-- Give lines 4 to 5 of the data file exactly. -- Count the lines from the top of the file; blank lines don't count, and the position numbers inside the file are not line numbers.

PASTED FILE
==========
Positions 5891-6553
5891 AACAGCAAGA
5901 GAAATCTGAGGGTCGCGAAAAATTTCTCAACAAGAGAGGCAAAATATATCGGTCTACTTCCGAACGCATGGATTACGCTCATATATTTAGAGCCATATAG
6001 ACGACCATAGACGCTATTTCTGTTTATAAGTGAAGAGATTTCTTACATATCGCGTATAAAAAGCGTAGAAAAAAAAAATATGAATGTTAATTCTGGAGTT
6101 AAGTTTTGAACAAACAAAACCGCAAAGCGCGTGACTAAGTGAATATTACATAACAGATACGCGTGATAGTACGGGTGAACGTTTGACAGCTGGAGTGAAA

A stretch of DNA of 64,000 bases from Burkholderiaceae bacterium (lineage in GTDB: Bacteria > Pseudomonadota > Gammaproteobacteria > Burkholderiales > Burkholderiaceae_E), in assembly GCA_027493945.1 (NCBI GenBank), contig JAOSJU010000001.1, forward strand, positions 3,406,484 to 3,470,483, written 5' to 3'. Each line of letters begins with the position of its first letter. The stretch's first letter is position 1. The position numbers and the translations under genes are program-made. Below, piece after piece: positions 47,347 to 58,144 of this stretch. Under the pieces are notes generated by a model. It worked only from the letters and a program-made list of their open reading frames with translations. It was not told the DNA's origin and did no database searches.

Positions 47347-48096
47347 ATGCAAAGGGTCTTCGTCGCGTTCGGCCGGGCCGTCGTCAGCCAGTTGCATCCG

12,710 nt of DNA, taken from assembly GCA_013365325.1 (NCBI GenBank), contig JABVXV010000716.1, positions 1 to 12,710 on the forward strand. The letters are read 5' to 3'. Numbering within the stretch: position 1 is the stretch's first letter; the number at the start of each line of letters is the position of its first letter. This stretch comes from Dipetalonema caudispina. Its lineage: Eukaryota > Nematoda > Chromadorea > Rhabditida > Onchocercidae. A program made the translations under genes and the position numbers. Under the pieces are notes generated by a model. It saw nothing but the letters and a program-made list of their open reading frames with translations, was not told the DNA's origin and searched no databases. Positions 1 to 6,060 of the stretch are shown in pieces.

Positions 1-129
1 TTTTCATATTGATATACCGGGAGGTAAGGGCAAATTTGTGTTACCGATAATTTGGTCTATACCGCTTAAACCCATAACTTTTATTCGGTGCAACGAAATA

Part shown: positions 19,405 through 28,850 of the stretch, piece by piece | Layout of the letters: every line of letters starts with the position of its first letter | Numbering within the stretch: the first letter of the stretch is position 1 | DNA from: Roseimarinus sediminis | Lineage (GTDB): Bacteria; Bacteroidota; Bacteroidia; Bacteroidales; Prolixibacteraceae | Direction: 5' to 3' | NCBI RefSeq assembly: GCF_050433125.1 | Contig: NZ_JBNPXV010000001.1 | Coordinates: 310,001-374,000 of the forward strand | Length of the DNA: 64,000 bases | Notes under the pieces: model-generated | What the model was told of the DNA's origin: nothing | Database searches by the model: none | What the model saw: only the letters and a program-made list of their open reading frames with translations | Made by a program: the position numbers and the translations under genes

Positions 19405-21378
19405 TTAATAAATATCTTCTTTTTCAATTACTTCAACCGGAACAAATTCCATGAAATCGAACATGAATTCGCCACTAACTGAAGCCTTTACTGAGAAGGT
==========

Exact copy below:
6001 ACGACCATAGACGCTATTTCTGTTTATAAGTGAAGAGATTTCTTACATATCGCGTATAAAAAGCGTAGAAAAAAAAAATATGAATGTTAATTCTGGAGTT
6101 AAGTTTTGAACAAACAAAACCGCAAAGCGCGTGACTAAGTGAATATTACATAACAGATACGCGTGATAGTACGGGTGAACGTTTGACAGCTGGAGTGAAA